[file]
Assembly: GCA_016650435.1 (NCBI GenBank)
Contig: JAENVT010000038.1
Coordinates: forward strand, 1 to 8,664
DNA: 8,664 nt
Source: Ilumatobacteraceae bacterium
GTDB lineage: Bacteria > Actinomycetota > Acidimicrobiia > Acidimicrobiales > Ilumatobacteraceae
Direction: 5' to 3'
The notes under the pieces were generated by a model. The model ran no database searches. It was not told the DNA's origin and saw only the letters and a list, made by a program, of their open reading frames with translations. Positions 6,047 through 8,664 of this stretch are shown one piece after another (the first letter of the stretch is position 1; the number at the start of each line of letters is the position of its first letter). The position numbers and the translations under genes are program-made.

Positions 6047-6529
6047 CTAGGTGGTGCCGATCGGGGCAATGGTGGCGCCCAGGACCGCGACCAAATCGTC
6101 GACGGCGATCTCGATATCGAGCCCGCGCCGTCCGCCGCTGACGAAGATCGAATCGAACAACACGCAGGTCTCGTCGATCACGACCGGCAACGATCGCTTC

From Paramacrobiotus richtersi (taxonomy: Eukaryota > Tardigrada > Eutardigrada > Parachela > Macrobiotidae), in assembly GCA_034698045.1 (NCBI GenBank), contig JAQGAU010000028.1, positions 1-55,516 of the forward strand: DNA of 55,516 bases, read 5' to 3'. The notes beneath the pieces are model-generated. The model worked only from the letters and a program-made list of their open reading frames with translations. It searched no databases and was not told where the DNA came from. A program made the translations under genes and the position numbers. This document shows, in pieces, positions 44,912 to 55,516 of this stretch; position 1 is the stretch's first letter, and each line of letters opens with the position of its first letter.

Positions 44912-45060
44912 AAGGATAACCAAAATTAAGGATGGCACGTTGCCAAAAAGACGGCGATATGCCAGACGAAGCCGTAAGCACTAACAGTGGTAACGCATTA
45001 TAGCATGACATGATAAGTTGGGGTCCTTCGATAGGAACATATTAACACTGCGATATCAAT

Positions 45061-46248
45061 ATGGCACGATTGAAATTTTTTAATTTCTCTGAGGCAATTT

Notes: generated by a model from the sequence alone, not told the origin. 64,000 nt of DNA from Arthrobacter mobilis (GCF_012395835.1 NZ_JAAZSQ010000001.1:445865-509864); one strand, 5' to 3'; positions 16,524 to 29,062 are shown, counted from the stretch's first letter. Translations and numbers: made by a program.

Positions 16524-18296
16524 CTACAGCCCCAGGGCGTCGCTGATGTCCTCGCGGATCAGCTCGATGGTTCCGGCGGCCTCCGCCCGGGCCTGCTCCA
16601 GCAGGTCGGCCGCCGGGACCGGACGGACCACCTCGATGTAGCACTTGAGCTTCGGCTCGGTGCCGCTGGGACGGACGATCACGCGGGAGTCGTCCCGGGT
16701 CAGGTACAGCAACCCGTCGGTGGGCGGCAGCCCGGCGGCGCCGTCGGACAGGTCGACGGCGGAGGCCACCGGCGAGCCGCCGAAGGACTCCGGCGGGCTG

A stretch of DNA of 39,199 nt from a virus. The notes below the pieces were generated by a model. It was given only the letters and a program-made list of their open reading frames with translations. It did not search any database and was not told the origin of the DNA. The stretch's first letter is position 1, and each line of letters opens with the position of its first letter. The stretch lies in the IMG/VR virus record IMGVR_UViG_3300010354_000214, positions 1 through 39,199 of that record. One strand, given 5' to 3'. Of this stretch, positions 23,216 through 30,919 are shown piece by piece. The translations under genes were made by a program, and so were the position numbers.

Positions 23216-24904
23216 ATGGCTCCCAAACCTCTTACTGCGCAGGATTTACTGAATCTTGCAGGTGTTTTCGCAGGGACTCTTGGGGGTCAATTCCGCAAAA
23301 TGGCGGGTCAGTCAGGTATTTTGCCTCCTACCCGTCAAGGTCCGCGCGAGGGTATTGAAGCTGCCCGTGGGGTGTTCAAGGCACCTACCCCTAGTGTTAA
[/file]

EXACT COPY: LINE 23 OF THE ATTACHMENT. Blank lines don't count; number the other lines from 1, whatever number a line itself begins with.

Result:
A stretch of DNA of 39,199 nt from a virus. The notes below the pieces were generated by a model. It was given only the letters and a program-made list of their open reading frames with translations. It did not search any database and was not told the origin of the DNA. The stretch's first letter is position 1, and each line of letters opens with the position of its first letter. The stretch lies in the IMG/VR virus record IMGVR_UViG_3300010354_000214, positions 1 through 39,199 of that record. One strand, given 5' to 3'. Of this stretch, positions 23,216 through 30,919 are shown piece by piece. The translations under genes were made by a program, and so were the position numbers.